The economic value of recreational fisheries in Nordic countries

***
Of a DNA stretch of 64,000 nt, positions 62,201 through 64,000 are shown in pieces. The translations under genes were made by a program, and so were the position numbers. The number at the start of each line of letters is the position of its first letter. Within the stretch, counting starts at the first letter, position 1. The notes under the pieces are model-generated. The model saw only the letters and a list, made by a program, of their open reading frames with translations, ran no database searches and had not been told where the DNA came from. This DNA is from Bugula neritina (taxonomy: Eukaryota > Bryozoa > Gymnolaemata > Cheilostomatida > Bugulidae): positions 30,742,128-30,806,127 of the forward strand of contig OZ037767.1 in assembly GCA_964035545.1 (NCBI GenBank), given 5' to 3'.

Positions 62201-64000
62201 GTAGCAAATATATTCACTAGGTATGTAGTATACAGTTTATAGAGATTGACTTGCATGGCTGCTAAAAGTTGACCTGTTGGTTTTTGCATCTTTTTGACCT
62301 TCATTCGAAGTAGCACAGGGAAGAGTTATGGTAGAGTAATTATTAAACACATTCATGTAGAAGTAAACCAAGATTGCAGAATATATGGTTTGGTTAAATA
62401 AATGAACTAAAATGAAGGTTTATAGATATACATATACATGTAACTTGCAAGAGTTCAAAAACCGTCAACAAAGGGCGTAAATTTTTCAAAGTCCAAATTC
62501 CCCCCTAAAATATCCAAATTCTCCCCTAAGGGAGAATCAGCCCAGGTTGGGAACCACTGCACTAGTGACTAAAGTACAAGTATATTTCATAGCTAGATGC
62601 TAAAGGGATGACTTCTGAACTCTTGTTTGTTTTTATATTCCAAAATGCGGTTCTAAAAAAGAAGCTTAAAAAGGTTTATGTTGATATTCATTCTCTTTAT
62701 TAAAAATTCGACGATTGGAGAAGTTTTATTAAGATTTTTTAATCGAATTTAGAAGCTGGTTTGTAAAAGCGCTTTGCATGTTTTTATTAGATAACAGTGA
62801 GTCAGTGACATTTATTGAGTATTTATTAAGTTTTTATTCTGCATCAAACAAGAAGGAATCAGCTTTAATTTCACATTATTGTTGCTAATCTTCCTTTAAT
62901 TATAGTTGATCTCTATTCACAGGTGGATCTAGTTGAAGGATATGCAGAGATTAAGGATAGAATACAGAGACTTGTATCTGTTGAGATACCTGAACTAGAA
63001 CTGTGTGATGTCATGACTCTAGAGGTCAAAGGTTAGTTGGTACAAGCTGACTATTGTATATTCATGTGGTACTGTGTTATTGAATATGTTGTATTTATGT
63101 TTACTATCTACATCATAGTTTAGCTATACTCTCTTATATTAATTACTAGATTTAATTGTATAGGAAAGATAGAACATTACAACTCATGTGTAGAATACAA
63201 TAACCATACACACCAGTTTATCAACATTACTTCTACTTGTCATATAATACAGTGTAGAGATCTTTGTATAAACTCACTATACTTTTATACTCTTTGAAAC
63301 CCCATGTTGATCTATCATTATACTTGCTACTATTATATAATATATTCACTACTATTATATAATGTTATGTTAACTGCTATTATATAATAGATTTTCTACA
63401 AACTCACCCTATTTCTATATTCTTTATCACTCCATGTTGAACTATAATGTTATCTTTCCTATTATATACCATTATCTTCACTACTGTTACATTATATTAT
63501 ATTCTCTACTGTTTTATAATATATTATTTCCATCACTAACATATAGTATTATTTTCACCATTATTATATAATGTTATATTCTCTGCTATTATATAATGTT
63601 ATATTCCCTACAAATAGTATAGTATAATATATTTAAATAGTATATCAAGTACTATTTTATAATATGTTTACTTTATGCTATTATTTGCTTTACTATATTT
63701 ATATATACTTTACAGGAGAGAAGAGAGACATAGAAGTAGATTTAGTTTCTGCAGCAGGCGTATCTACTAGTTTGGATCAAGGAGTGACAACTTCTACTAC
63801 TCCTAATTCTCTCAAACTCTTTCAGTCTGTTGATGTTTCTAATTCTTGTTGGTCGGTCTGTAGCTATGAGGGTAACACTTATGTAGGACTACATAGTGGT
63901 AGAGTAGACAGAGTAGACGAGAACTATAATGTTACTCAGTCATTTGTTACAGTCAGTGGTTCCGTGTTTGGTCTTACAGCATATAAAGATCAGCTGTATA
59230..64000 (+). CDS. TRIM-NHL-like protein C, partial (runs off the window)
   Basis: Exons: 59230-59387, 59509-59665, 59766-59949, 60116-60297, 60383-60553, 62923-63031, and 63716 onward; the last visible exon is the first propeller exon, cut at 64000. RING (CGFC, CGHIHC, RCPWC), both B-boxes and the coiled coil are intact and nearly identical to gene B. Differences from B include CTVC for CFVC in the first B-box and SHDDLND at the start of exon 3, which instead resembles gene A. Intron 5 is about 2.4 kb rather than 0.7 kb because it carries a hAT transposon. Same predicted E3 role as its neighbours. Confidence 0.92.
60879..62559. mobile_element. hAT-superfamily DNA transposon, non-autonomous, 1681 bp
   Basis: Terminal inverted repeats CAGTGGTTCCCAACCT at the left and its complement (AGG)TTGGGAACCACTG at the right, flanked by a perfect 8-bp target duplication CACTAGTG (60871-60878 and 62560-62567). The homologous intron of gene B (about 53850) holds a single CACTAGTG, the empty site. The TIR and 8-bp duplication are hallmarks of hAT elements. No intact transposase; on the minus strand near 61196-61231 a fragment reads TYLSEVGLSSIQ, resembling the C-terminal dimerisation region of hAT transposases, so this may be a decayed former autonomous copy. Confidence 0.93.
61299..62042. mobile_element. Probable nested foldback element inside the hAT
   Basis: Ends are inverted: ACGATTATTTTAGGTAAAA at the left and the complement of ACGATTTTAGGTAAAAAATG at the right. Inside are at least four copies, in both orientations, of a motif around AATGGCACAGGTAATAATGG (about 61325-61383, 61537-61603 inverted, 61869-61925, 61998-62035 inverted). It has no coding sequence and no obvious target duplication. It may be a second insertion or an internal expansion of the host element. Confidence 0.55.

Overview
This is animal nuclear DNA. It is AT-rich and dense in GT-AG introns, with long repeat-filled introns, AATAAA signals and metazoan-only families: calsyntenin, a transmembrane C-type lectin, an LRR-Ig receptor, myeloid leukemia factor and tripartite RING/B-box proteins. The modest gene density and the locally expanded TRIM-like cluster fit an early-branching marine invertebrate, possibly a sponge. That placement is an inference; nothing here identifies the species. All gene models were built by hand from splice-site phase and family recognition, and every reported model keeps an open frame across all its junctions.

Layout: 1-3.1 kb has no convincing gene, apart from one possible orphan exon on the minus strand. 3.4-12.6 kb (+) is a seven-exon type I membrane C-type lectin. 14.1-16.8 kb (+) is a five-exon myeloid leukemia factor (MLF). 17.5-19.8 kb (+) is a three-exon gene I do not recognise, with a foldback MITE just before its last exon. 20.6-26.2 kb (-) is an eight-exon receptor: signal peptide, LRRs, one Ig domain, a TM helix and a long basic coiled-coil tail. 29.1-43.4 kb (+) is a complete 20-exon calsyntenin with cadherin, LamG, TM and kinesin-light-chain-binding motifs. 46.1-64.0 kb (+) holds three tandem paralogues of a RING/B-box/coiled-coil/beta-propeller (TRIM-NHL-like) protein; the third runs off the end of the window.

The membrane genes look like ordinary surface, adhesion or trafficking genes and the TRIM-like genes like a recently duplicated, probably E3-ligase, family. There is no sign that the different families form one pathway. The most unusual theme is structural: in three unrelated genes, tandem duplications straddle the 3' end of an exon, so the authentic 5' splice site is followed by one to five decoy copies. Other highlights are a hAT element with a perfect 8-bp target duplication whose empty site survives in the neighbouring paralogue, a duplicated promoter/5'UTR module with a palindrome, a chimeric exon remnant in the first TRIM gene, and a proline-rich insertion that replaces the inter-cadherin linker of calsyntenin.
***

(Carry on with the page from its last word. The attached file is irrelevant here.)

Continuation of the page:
Recreational fishing, whether free or at cost, has an economic value. This value was measured in five Nordic countries based on a contingent valuation mail survey. Regression models were used to identify demographic characteristics, types of fishing patterns and differences in the countries’ management regimes that can explain both actual fishing expenditure and willingness to pay for the non-market benefits by persons participating in fishing or enjoying the benefits derived by it. Net benefit, i.e. willingness to pay over and above actual expenditure was highest amongst those fishing. In Denmark, the small number of generalist fishermen get the highest benefit. In Finland results are mixed but sports fishermen benefit on average even more than generalists. Urban sports fishing raises the highest benefit in Iceland while in Norway the benefit is more equally spread, with occasional anglers and women reaping the least. In Sweden the mean benefit is the lowest in the Nordic countries but evenly distributed among categories of fishermen. In the Nordic countries combined, nationality explains willingness to pay as being Norwegian or Finnish increases benefit and being Icelandic reduces it. The non-use value of recreational fisheries was elicited through posing questions on willingness to pay for the preservation of the existence of current fish stocks and current quality of recreational fishing to persons participating in fishing or enjoying the benefits derived from it. For those not fishing or people in general, the power of the models to explain willingness to pay for the existence of recreational fisheries was very weak. The benefit, i.e. willingness to pay, is higher if somebody in the household fishes. Educated, young, urban, well-off citizens also put value on the non-use of the resource.